Many contextual factors supported the development and growth of the nurse practitioner clinical role. For instance, by the 1960s, American medicine had become highly specialized with growing numbers of medical students moving into more economically and socially lucrative specialty practices. The general practitioner, long a staple for primary care in suburban and rural communities, was slowly disappearing from the health care landscape. At the same time, the demographics of the American public were changing and marked by an aging population as well as a growing number of chronically ill adults and children. Medical education, situated primarily in academic acute care hospitals, failed to reconceptualize​ medical education and residency offerings in a way that could offset the specialization trend.Patients Acceptance of Nurse Practitioners Essay Even the development of family practice specialties and medical schools that focused on community-based medicine could not counterbalance a trend that was supported by higher payment and status for specialists. At the same time, nurses were looking for ways to apply the skills and knowledge they already possessed through experience or their own education programs. Nursing’s growth occurred organically in clinics, as well as visiting nurse associations and private offices, where daily interactions with physician colleagues facilitated a vast amount of new and advanced knowledge and skills. Over time, it became clear that many in the nursing profession were particularly eager to formalize further and expand their clinical practice responsibilities. In pockets across the country, in poor rural and urban areas, individual nurses and physicians began to work together in response to the shortage of primary care physicians, growing numbers of people with health insurance, and population changes to improve patient care. Soon, formal education and training programs followed at the University of Colorado, spearheaded by nurse Loretta Ford and pediatrician Henry Silver; at the University of Kansas, with Barbara Resnick and Charles Lewis and at the University of Rochester, with nurses Joan Lynaugh and Harriet Kitzman and physicians Barbara Bates and Evan Charney—the latter funded by the Division of Nursing of the U.S. Public Health Service.Patients Acceptance of Nurse Practitioners Essay

As reports of these experiments were published, the number of programs for nurse practitioners grew rapidly, supported in part by federal funding through the Nurse Training Acts in the next two decades, and through the largesse of private foundations which supported new types of service models and training programs. Nursing education responded to both the opportunity for funding and to the numbers of nurses demanding access to nurse practitioner programs. The number of programs increased, and so did specialization. Early on, pediatrics and gerontology programs were the most common programs, but by the 1990s, NPs specialized in oncology, neonatology, and cardiology. Certification programs that focused on training the practitioner to work in a specific field followed specialization, and were sometimes tied to state licensure requirements.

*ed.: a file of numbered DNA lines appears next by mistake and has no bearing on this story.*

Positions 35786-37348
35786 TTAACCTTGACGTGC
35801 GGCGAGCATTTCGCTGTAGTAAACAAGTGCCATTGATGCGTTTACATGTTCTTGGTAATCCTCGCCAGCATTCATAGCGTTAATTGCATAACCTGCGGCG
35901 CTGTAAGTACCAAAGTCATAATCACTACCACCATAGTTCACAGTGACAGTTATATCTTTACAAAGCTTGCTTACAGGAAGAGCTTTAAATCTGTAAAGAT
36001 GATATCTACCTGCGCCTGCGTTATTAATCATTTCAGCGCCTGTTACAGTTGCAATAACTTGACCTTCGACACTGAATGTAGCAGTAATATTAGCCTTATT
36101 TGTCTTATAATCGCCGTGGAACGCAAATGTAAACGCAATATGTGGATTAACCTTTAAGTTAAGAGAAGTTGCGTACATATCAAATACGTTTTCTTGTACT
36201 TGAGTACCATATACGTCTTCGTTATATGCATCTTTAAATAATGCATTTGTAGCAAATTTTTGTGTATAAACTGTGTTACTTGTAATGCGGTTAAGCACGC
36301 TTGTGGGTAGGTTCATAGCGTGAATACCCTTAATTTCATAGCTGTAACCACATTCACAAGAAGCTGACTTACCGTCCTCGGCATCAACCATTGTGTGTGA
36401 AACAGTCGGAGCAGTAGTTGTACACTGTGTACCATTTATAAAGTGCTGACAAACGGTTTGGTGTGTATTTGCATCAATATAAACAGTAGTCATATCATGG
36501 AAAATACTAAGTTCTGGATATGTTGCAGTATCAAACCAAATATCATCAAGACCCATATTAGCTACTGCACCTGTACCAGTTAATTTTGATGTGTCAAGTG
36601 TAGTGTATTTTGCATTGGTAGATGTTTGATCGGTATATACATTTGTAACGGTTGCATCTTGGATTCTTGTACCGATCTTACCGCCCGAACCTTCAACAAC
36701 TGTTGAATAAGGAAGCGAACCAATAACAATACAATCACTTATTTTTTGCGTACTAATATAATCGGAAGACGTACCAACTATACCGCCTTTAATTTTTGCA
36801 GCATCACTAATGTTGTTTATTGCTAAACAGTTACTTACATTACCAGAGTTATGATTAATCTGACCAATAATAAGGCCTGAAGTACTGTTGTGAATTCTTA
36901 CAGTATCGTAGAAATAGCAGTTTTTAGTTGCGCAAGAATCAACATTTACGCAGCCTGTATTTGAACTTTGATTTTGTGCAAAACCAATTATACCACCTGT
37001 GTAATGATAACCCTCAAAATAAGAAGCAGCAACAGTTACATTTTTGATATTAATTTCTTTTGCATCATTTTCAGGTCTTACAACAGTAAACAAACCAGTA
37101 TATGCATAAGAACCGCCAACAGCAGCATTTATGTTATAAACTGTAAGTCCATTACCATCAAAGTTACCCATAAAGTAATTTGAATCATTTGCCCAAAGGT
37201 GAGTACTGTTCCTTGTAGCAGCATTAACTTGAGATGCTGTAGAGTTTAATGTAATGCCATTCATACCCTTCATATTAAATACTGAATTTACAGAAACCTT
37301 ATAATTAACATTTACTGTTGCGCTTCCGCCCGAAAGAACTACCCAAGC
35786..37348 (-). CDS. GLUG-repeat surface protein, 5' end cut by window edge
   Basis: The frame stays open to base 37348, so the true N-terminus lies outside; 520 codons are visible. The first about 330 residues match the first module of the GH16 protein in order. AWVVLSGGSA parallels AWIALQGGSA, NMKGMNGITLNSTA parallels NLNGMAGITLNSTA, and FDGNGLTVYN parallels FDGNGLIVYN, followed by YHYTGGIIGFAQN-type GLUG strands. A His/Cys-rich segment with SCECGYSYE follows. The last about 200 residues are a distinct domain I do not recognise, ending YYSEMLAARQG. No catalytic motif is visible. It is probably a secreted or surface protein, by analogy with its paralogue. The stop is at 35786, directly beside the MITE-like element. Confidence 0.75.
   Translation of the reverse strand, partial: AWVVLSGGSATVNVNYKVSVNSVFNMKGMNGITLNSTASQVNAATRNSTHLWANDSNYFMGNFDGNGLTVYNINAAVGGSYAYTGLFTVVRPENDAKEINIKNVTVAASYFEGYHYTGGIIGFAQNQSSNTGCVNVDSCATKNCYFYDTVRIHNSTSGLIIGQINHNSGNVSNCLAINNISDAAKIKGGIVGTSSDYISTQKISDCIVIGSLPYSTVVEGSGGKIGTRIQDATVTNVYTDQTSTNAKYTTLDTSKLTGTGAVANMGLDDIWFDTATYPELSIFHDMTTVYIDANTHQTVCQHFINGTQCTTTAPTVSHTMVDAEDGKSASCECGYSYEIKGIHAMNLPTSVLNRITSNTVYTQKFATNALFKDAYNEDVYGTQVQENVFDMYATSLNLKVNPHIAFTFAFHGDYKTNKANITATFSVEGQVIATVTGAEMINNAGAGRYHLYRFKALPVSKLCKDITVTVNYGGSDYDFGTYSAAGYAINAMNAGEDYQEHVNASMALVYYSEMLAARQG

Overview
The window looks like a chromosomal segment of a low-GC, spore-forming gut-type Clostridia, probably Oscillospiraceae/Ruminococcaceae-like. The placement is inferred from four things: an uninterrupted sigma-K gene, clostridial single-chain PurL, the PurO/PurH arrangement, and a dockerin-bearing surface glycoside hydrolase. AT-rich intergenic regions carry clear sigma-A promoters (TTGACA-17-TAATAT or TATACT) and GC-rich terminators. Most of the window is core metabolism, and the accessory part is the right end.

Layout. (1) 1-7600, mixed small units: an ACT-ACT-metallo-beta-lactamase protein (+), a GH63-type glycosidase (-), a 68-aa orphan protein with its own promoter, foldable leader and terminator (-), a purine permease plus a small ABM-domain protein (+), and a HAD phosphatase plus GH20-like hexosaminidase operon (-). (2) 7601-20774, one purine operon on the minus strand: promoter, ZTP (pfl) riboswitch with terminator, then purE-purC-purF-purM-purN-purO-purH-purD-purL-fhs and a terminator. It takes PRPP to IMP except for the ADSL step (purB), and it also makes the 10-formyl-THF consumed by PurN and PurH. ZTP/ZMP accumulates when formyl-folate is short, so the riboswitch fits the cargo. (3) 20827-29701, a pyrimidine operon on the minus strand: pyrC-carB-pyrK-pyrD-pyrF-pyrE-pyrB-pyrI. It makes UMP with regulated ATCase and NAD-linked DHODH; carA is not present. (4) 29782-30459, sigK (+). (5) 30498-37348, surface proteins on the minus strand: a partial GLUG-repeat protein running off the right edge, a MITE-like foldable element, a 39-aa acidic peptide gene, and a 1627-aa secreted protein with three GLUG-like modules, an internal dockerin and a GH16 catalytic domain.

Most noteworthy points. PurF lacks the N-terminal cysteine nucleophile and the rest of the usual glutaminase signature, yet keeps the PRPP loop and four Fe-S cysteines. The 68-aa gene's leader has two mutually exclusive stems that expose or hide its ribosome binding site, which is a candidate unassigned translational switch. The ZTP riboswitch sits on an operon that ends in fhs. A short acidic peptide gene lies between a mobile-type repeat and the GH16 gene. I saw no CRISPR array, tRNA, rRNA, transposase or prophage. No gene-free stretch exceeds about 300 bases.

By the early 1980s, nurse practitioner education moved into graduate programs and by 1981, most states required graduate degrees for nurse practitioner practice. In response to the scientific knowledge explosion, programs kept adding new courses, expanding their length and their credit loads. By the turn of the 21st century, most nurse practitioner programs credit hours far exceeded those in other graduate programs. At the same time there was a growing movement towards practice doctorates in other professions and this led educators to think about new types of nurse practitioner programs. By 2005, the Doctorate of Nursing Practice (DNP) became the newest level of practitioner training, giving credit for the breadth of content in the nurse practitioner programs.Patients Acceptance of Nurse Practitioners Essay

Today, NPs have proven their effectiveness in delivering high quality, lower cost heath care services. Health care consumers, recognizing the value of a good service flock to NPs for numerous health care needs. While it remains unclear at this time how health care reform effort will change health care delivery, it is abundantly clear that nurse practitioners will be a vital component of future American health care services. Patients Acceptance of Nurse Practitioners Essay